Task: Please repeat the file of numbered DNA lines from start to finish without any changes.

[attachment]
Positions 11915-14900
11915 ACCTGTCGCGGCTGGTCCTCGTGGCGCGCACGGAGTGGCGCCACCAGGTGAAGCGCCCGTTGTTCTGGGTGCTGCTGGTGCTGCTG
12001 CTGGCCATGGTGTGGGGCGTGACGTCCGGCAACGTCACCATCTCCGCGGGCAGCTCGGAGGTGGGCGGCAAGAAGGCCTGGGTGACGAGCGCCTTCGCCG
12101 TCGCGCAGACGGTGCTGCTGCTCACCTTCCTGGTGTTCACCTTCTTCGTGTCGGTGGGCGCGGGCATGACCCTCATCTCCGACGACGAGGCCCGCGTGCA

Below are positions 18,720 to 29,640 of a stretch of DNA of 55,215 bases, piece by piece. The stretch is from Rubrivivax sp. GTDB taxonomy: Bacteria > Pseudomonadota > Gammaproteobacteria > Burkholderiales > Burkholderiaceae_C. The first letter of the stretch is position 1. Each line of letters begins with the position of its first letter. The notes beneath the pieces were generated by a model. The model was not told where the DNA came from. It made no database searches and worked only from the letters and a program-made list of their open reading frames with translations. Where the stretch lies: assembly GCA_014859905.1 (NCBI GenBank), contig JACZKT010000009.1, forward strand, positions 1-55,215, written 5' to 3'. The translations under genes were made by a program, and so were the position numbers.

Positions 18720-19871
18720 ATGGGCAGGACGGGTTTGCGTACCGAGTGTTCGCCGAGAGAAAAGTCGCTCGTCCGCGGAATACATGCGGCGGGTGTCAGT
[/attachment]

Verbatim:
Positions 11915-14900
11915 ACCTGTCGCGGCTGGTCCTCGTGGCGCGCACGGAGTGGCGCCACCAGGTGAAGCGCCCGTTGTTCTGGGTGCTGCTGGTGCTGCTG
12001 CTGGCCATGGTGTGGGGCGTGACGTCCGGCAACGTCACCATCTCCGCGGGCAGCTCGGAGGTGGGCGGCAAGAAGGCCTGGGTGACGAGCGCCTTCGCCG
12101 TCGCGCAGACGGTGCTGCTGCTCACCTTCCTGGTGTTCACCTTCTTCGTGTCGGTGGGCGCGGGCATGACCCTCATCTCCGACGACGAGGCCCGCGTGCA

Below are positions 18,720 to 29,640 of a stretch of DNA of 55,215 bases, piece by piece. The stretch is from Rubrivivax sp. GTDB taxonomy: Bacteria > Pseudomonadota > Gammaproteobacteria > Burkholderiales > Burkholderiaceae_C. The first letter of the stretch is position 1. Each line of letters begins with the position of its first letter. The notes beneath the pieces were generated by a model. The model was not told where the DNA came from. It made no database searches and worked only from the letters and a program-made list of their open reading frames with translations. Where the stretch lies: assembly GCA_014859905.1 (NCBI GenBank), contig JACZKT010000009.1, forward strand, positions 1-55,215, written 5' to 3'. The translations under genes were made by a program, and so were the position numbers.

Positions 18720-19871
18720 ATGGGCAGGACGGGTTTGCGTACCGAGTGTTCGCCGAGAGAAAAGTCGCTCGTCCGCGGAATACATGCGGCGGGTGTCAGT